Hailed by Czeslaw Milosz as “the grande dame of Polish poetry” and
named “one of the foremost Polish poets of the twentieth century” by
Ryszard Kapuscinski, Julia Hartwig has long been considered the gold
standard of poetry in her native Poland. With this career-spanning
collection, we finally have a book of her work in English.
The tragic story of the last century flows naturally through Hartwig’s
poems. She evokes the husbands who returned silent from battle (“What
woman was told about the hell at Monte Cassino?”) and asks, “Why didn’t
I dance on the Champs-Élysées / when the crowd cheered the end of the
war?… Why was I fated to be on the main street of Lublin / watching
regiments with red stars enter the city.” But there is also a welcoming
of new experience in her verse, a sense that life, finally, is too
beautiful to condemn. She seeks a higher peace, urging us to hear other
voices: “an ermine’s cry, moan of a dove, / complaint of an owl - that
remind us / the hardship of solitude is measured out equally.”
Hartwig’s compassionate spirit in the face of destruction and
suffering, her apparent need to live in the moment, make her poems
monumental and deeply touching and the introduction of her work here
Return to My Childhood Home
Amid a dark silence of pines—the shouts of
young birches calling each other.
Everything is as it was. Nothing is as it was.
Speak to me, Lord of the child. Speak,
To understand nothing. Each time in a different
way, from the first cry to the last breath.
Yet happy moments come to me from the past,
like bridesmaids carrying oil lamps.
An admired poet and sometime bestseller in Poland – and an important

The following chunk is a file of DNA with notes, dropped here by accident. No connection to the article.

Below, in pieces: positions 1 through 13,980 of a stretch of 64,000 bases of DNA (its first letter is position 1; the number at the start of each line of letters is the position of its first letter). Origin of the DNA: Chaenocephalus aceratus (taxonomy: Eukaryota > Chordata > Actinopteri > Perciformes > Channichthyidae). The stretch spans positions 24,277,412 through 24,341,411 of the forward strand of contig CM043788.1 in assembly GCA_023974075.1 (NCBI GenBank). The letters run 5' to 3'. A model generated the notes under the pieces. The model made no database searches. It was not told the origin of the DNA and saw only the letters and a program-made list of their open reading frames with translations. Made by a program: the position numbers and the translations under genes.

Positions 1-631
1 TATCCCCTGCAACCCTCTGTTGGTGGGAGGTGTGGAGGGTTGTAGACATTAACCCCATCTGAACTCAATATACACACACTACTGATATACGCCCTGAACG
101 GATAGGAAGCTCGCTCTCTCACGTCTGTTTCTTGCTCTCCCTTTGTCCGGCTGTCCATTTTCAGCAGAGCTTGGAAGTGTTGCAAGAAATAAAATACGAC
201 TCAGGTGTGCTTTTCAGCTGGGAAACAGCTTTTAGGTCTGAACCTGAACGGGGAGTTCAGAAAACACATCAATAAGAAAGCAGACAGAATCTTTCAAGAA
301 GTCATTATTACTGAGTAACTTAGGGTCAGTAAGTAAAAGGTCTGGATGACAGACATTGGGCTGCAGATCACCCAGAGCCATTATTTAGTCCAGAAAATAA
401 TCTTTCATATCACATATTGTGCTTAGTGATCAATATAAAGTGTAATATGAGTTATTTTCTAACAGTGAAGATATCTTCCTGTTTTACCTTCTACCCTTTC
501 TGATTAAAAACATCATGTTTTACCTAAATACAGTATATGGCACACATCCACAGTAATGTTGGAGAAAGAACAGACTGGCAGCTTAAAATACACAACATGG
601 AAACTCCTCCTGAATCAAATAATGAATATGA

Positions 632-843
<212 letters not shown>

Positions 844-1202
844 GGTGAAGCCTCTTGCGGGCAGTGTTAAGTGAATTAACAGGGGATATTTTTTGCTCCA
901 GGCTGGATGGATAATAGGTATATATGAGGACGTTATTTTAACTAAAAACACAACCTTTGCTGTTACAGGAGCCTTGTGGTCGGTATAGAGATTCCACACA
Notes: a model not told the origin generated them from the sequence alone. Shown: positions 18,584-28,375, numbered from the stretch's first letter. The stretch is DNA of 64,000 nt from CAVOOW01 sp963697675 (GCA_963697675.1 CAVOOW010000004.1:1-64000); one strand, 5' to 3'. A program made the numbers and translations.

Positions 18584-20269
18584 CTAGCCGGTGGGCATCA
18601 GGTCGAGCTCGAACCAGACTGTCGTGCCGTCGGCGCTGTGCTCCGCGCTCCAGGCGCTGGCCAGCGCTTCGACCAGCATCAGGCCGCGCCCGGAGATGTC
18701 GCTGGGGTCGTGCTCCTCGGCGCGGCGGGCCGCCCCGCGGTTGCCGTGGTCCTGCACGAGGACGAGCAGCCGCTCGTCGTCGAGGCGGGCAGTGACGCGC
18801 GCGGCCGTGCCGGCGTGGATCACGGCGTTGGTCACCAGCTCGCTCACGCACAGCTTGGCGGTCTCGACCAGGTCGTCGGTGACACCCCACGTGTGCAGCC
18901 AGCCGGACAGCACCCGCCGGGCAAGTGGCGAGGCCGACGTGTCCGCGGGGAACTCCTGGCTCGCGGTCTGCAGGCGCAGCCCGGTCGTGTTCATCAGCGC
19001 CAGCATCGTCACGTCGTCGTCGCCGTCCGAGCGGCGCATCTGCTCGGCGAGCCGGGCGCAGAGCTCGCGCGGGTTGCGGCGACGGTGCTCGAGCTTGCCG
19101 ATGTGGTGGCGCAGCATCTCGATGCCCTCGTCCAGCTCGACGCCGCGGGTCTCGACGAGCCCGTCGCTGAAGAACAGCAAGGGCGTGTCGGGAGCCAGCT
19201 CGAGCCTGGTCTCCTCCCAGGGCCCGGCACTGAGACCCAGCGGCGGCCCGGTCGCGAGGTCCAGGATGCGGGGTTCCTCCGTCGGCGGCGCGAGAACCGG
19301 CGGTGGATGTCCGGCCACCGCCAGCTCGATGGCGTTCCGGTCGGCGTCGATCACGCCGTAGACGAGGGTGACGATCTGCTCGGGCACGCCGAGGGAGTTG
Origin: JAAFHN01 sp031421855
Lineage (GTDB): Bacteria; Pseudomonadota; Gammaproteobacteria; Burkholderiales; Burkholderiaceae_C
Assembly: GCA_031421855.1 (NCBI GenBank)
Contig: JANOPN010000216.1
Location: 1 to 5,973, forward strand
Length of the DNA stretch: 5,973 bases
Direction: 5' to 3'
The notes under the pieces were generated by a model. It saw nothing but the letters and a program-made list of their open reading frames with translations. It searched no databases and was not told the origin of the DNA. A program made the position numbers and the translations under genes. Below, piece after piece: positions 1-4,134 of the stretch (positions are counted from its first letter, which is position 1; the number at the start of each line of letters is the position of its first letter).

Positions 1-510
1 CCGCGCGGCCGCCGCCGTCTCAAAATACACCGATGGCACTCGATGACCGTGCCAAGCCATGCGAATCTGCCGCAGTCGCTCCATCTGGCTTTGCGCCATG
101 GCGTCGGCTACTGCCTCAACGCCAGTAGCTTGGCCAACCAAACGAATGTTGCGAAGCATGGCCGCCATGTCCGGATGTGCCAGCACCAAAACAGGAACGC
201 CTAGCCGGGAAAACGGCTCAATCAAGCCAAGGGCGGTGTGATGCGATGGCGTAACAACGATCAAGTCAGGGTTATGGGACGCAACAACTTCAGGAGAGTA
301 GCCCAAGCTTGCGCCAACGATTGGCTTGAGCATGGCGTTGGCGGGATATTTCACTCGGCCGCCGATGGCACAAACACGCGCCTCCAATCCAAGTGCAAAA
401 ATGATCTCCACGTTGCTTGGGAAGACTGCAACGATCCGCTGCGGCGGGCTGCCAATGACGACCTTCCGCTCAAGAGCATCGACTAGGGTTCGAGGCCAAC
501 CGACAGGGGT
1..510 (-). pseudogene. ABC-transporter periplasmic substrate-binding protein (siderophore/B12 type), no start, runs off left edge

translator of poetry from English into Polish – Hartwig (now age 85)
has also led a memorable life, fighting with the resistance in WWII and
taking part in the Solidarity movement. This set of limpid, quotable,
often bittersweet lyrics and prose poems makes clear that she could
become as acclaimed here as her Nobel Prize compatriots Milosz and
Symborska. Countryside landscapes and artifacts from the classical past
come to Hartwig as emblems of human endurance, compassion and humility.
The same virtues illuminate her poems on public occasions, from 9/11 to
the era of Polish martial law: Lord we aren't the only nation tormented
this way, she prays, don't let us take pride in it. Later poems speak
to the international legacy she favors, especially to the French
modernist Apollinaire. For all her topical interest Hartwig is finally
a poet of enduring consolation, measured reassurance and scenic
clarity, who may also appeal to fans of Mary Oliver.
– Publishers Weekly, February 2008 © Reed Business Information, a division of Reed Elsevier Inc.
has published more than a dozen collections of poetry in her native
country, and her work has been translated into French, Lithuanian,
German, Russian, Serbian, Hungarian, and Italian. The recipient of
numerous awards for her work, she is also a well-known translator of
English and French poetry into Polish.
is Professor of Slavic Languages and Literature and Professor of
Comparative Literature at the University of Michigan. She is the author
of The Poetic Avant-Garde in Poland, 1918–1939,
and Monumenta Polonica: The First Four Centuries of Polish Poetry,
as well as other works.
is a poet and literary critic. He is author of Creating the World
and a study of the literature of the Second World War. Among
translations the Carpenters have done as a team are seven volumes of
poetry and prose by Zbigniew Herbert.PURCHASE